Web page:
WASHINGTON (AP) -- U.S. workers were less productive in the spring for the second quarter in a row, a trend that doesn't bode well for future hiring.
The Labor Department says productivity dropped 0.3 percent in the April-June quarter, following a decline of 0.6 percent in the first three months of the year. It was the first back-to-back decline in productivity since the second half of 2008.
The drop in productivity helped push unit labor costs up 2.2 percent. That follows a 4.8 percent rise in labor costs in the first three months of this year, the biggest increase since the last three months of 2008.
When workers are less productive and cost more, companies are less likely to add jobs.
Productivity measures the amount of output per hour worked. Higher productivity is generally a good thing because it can raise standards of living by enabling companies to pay workers more without raising their prices and increasing inflation.
Still, productivity gains can be painful in the short run if they are a result of job cuts. That's what happened in the recession, when productivity rose sharply as companies laid off millions of workers and figured out how to do more with less. Employees worked harder and companies invested in labor-saving technology and machinery.
A slowdown in productivity growth is bad for the economy if it persists for a long period. It can be good in the short term when unemployment is high, if it means companies are reaching the limits on how much extra output they can get from their existing work forces.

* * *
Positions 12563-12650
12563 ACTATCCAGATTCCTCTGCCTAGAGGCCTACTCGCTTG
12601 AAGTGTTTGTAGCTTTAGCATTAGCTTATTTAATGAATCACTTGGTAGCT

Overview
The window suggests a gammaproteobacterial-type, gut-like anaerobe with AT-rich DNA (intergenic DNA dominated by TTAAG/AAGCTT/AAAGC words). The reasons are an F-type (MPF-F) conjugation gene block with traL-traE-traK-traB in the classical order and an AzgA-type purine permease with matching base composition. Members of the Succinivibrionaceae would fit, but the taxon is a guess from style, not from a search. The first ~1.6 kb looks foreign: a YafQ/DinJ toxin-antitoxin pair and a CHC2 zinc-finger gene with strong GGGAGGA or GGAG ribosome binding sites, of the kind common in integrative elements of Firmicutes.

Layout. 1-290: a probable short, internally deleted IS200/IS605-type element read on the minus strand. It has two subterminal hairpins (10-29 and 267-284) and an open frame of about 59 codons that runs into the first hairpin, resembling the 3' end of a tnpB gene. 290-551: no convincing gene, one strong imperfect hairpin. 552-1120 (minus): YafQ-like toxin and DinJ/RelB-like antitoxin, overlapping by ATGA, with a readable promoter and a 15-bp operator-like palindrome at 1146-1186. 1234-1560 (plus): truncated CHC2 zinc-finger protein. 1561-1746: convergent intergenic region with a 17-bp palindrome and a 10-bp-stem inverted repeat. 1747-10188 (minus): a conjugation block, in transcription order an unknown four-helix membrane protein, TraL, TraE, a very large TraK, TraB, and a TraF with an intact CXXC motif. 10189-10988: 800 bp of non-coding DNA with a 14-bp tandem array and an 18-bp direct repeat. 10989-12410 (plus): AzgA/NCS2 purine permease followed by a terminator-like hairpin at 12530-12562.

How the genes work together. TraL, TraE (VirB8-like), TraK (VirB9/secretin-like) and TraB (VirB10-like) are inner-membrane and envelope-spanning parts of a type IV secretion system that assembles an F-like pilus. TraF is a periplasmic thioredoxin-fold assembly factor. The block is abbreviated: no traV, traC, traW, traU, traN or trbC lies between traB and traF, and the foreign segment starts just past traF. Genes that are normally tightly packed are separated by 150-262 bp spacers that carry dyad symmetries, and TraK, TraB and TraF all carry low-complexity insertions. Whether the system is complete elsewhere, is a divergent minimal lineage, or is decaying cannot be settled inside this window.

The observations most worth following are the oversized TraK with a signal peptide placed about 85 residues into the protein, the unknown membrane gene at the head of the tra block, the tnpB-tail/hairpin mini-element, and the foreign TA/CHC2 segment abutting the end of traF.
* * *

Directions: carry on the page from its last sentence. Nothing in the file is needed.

But economists say a drop in productivity when economic growth has declined is a troubling sign. That likely means companies hired too many workers earlier this year, based on the assumption that growth was picking up. The result: weaker output from a larger work force.
Recent government data show the economy expanded at a much weaker rate than most analysts expected. Growth slowed to a 0.8 percent annual rate in the first six months of the year, the government said late last month. That's the weakest pace since the recession ended two years ago.
Consumers have cut back on spending in the face of stagnant wages, high unemployment and high gas prices. Supply disruptions stemming from Japan's March 11 earthquake also reduced output, primarily in the auto sector.
Employers responded by cutting back on hiring. They added an average of only 72,000 jobs per month from May through July. That's far fewer than the average of 215,000 per month added in February through April.
Growing fears that the country could be on the verge of another recession, concerns about the European debt crisis and the first-ever downgrade of U.S. debt have caused the stock market to plummet by about 15 percent in the past 2 ½ weeks.
The Dow Jones industrial average plunged more than 600 points on Monday, the first trading day after Standard & Poor's downgraded long-term U.S. debt from AAA to AA+.
The Federal Reserve, which is meeting on Tuesday, watches productivity and unit labor costs carefully. Since increases in productivity allow companies to pay workers more without raising the prices of their products, productivity gains can help keep inflation at bay.